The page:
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Sanger, John (1819/20–1889), circus proprietor, was born at Chew Magna, Somerset, the eldest son of James Sanger who was supposedly seized by the press gang and fought as a sailor at the battle of Trafalgar, and later became a showman. It has been commonly asserted that after witnessing equestrian performances of Andrew Ducrow at Astley's, Sanger, with his brother , began in 1845 a conjuring exhibition on a small scale at the Onion Fair, Birmingham. Perhaps they had performance in their blood, as one descendant of the family claimed that ‘the Sangers came to England as court jesters in the time of King John’ (Coleman and Lukens, 78). Little is known about their movements in the 1840s and 1850s but like many other showmen, they probably found permanent quarters for the winter season. Few of these accommodations could have been as curious as Enon Chapel in London. It was reported that beneath the chapel floors were buried hundreds of bodies, ‘in a space 60 feet long and 30 feet wide and 6½ feet deep’, many of which were not yet excavated when the Sangers staged a pantomime with the macabre title, The Ice Witch, or, The Frozen Hand shortly before Christmas 1850 (Coleman and Lukens, 88–9).

The Sangers' chief claim to historical notice, however, came in the 1870s when they took over the lease of Astley's Amphitheatre, London's permanent circus establishment. By this time they were already staging spectacular performances such as that during the Christmas season of 1866–7 when they produced the Congress of Monarchs at the Agricultural Hall in Islington, which was said to have been seen in one day by 37,000 spectators. According to the contract between Messrs Sanger and P. T. Barnum, the properties and paraphernalia of the Congress of Monarchs were purchased in 1874 by Barnum for £33,000.

Throughout the 1870s, however, the Sangers were associated with Astley's, although during the summer they also travelled through the country with a large establishment—a pattern which was typical of commercial circuses in Britain. The partnership lasted throughout the decade but by 1884 the brothers dissolved their concern, each taking his share of the company and giving separate circuses and fairground entertainments, with George Sanger remaining at Astley's until the building was demolished in March 1893. John never became as widely known or respected within the profession as his brother George, although he continued in the business.
To John, each audience was a business deal, a mass of heads which could be counted to see how much money the house held … [whereas to George] each audience was a section of that vast public which wanted to be entertained. (Coleman and Lukens, 23)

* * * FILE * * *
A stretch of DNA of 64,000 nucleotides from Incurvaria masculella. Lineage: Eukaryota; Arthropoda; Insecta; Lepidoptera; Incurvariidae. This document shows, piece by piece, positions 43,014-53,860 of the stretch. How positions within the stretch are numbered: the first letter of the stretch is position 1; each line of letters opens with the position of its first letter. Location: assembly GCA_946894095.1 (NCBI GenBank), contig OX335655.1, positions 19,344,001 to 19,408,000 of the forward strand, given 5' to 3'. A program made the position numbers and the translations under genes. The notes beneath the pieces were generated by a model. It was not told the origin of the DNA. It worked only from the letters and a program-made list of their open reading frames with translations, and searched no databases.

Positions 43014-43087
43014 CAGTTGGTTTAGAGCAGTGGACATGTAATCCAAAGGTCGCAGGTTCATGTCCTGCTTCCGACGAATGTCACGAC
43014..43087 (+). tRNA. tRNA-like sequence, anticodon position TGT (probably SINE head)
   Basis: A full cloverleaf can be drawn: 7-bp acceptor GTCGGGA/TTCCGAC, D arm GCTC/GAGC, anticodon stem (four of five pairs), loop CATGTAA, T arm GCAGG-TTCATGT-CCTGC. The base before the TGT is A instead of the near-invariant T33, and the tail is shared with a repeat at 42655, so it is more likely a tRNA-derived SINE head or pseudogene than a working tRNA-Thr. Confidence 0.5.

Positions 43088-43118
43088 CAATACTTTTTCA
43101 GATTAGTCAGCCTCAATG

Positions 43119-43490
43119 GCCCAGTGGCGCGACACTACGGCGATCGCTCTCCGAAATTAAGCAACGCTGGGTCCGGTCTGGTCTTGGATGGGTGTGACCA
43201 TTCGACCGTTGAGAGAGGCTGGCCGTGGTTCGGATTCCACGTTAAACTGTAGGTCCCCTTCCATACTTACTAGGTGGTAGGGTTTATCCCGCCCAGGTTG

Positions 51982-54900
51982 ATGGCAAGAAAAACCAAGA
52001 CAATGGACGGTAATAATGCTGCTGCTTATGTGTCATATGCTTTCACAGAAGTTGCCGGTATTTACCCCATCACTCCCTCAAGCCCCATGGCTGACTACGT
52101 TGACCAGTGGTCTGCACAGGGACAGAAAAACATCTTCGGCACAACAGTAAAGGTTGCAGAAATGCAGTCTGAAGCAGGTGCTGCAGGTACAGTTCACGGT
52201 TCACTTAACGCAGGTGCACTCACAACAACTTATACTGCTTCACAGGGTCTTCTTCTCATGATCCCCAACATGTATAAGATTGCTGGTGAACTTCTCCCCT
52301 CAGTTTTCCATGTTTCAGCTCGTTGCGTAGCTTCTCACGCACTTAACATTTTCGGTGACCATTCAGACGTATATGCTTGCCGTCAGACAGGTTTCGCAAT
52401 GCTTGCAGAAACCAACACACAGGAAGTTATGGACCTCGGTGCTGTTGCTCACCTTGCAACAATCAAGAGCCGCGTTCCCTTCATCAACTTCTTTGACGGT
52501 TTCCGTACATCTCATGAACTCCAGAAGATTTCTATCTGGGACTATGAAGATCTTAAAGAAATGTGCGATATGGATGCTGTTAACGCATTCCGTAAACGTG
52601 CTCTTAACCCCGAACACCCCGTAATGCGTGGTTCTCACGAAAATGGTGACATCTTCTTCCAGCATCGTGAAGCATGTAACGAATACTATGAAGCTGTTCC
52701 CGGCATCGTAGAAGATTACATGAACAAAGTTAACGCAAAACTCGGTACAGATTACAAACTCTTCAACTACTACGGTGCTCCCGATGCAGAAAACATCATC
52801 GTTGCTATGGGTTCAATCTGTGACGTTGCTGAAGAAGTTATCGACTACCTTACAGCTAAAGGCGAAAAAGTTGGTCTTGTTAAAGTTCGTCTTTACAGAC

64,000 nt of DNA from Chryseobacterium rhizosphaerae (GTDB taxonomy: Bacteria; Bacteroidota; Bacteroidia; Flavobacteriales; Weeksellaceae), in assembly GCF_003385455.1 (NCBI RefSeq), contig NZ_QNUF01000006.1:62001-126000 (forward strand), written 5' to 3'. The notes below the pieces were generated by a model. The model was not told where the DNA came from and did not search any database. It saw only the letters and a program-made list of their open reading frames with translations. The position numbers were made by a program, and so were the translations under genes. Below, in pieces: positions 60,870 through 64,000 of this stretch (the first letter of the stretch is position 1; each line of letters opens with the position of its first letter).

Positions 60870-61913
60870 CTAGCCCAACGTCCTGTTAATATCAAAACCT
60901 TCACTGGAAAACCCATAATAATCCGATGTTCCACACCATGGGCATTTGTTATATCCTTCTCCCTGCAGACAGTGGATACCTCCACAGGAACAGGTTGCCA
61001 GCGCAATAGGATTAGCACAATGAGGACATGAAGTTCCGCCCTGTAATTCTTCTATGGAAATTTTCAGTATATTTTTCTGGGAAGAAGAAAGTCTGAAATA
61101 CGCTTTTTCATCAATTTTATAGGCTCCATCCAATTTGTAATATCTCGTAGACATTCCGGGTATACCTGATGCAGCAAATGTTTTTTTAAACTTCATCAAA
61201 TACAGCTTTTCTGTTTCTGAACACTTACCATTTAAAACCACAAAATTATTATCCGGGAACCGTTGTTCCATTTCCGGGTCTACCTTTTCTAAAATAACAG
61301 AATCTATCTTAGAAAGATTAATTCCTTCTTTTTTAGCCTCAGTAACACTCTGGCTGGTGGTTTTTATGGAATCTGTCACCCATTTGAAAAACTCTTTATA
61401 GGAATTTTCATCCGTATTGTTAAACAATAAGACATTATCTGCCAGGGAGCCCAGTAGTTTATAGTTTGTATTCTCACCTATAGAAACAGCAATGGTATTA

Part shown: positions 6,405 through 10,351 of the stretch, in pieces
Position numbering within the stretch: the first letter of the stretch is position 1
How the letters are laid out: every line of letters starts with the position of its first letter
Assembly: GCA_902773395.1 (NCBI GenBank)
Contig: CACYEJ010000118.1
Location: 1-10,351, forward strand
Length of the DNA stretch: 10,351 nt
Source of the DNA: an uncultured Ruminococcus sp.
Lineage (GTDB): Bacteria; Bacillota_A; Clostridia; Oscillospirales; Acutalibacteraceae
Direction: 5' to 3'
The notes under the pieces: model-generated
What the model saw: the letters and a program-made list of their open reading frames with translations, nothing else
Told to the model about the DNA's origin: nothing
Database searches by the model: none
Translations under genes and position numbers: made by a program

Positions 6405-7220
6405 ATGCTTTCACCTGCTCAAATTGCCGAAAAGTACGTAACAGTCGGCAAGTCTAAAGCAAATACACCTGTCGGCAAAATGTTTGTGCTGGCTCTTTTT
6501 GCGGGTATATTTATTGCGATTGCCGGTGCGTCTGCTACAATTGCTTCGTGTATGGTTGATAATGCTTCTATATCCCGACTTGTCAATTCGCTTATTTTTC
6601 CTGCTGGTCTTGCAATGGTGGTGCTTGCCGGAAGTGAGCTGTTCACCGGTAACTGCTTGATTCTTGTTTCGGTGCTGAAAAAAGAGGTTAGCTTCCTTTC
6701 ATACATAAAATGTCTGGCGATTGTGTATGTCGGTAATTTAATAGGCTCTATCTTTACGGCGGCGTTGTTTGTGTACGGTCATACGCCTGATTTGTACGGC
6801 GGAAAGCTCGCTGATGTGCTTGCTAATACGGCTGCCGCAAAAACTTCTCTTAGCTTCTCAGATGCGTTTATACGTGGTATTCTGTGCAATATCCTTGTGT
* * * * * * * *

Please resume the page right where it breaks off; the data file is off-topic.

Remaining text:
While on tour at Ipswich, John contracted a cold and soon afterwards on 22 August 1889, at 42 Princes Street, Ipswich, he died of pneumonia at the age of sixty-nine. On 27 August he was buried in Margate cemetery in the family's new vault, where a costly white marble monument, part of which represented a mourning horse, was placed above his grave. In his will, dated 4 March 1882, he left his wife, Elizabeth, the right to carry on the business and £1000, a part of his estate, as well as ‘his furniture and household effects, and the income for her life of all his residuary estate’ (Liverpool, Circus Friends Association, scrapbook clipping). She assumed the management of the company—not atypical of the role that circus proprietors' wives played—for several years, dying on 29 December 1892 at the age of sixty-seven in Manchester, where her circus was performing. John Sanger was survived by three sons, John jun., William, and George, as well as one daughter, Lavinia.

Brenda Assael


G. Sanger, Seventy years a showman (1910); repr. with introduction by C. MacInnes (1966), 158 · P. T. Barnum, Struggles and triumphs: sixty years' recollections of P. T. Barnum (1889), 290 · article, source unknown, Circus Friends Association, Liverpool, scrapbook no. 604, 121 · ‘Death of John Sanger’, Ipswich Journal and Suffolk, Norfolk, Essex and Cambridgeshire Advertiser (30 Aug 1889), 5 · The Era (24 Aug 1889), 10 · The Era (31 Aug 1889), 14 · ‘The last of “Old Astley's”: a chat with Mr George Sanger’, The Sketch (22 March 1893), 493–4 · ‘Sanger's Circus and Hippodrome at the Agricultural Hall’, The Era (13 Jan 1867), 11 · G. S. Coleman and J. Lukens, The Sanger story: being George Sanger Coleman's story of his life with his grandfather, ‘Lord’ George Sanger (1956), 88–9 · ‘Funeral of Mrs John Sanger’, The Era (7 Jan 1893), 8 · d. cert. · Boase, Mod. Eng. biog.


Circus Friends Association, Liverpool




BL NSA, LP 27280 · BL NSA, LP 27597

Wealth at death  

£40,747 17s. 10d.: probate, 12 Nov 1889, CGPLA Eng. & Wales